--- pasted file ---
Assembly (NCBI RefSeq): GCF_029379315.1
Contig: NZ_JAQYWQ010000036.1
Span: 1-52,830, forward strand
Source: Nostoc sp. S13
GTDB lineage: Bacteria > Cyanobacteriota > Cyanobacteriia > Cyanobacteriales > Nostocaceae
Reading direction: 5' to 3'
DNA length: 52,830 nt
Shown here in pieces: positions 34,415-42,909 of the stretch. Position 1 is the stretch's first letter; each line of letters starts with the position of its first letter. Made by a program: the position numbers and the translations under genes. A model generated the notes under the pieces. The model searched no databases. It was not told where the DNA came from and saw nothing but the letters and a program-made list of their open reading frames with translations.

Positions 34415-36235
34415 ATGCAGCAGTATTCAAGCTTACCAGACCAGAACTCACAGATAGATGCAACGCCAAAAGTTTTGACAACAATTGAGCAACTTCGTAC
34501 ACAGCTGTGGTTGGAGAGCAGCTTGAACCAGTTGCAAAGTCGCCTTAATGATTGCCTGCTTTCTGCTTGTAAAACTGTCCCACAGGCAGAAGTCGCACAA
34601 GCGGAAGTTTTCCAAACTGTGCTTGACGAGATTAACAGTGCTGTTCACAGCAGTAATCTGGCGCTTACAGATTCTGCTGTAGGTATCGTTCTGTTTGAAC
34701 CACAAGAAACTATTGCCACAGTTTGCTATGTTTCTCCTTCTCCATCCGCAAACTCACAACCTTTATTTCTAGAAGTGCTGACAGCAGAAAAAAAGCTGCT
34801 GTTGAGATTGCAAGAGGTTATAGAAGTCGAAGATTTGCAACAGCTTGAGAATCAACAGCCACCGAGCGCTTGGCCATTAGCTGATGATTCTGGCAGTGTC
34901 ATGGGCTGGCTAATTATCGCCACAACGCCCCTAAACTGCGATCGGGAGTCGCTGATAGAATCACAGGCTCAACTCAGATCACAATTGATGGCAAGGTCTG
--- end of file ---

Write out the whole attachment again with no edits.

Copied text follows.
Assembly (NCBI RefSeq): GCF_029379315.1
Contig: NZ_JAQYWQ010000036.1
Span: 1-52,830, forward strand
Source: Nostoc sp. S13
GTDB lineage: Bacteria > Cyanobacteriota > Cyanobacteriia > Cyanobacteriales > Nostocaceae
Reading direction: 5' to 3'
DNA length: 52,830 nt
Shown here in pieces: positions 34,415-42,909 of the stretch. Position 1 is the stretch's first letter; each line of letters starts with the position of its first letter. Made by a program: the position numbers and the translations under genes. A model generated the notes under the pieces. The model searched no databases. It was not told where the DNA came from and saw nothing but the letters and a program-made list of their open reading frames with translations.

Positions 34415-36235
34415 ATGCAGCAGTATTCAAGCTTACCAGACCAGAACTCACAGATAGATGCAACGCCAAAAGTTTTGACAACAATTGAGCAACTTCGTAC
34501 ACAGCTGTGGTTGGAGAGCAGCTTGAACCAGTTGCAAAGTCGCCTTAATGATTGCCTGCTTTCTGCTTGTAAAACTGTCCCACAGGCAGAAGTCGCACAA
34601 GCGGAAGTTTTCCAAACTGTGCTTGACGAGATTAACAGTGCTGTTCACAGCAGTAATCTGGCGCTTACAGATTCTGCTGTAGGTATCGTTCTGTTTGAAC
34701 CACAAGAAACTATTGCCACAGTTTGCTATGTTTCTCCTTCTCCATCCGCAAACTCACAACCTTTATTTCTAGAAGTGCTGACAGCAGAAAAAAAGCTGCT
34801 GTTGAGATTGCAAGAGGTTATAGAAGTCGAAGATTTGCAACAGCTTGAGAATCAACAGCCACCGAGCGCTTGGCCATTAGCTGATGATTCTGGCAGTGTC
34901 ATGGGCTGGCTAATTATCGCCACAACGCCCCTAAACTGCGATCGGGAGTCGCTGATAGAATCACAGGCTCAACTCAGATCACAATTGATGGCAAGGTCTG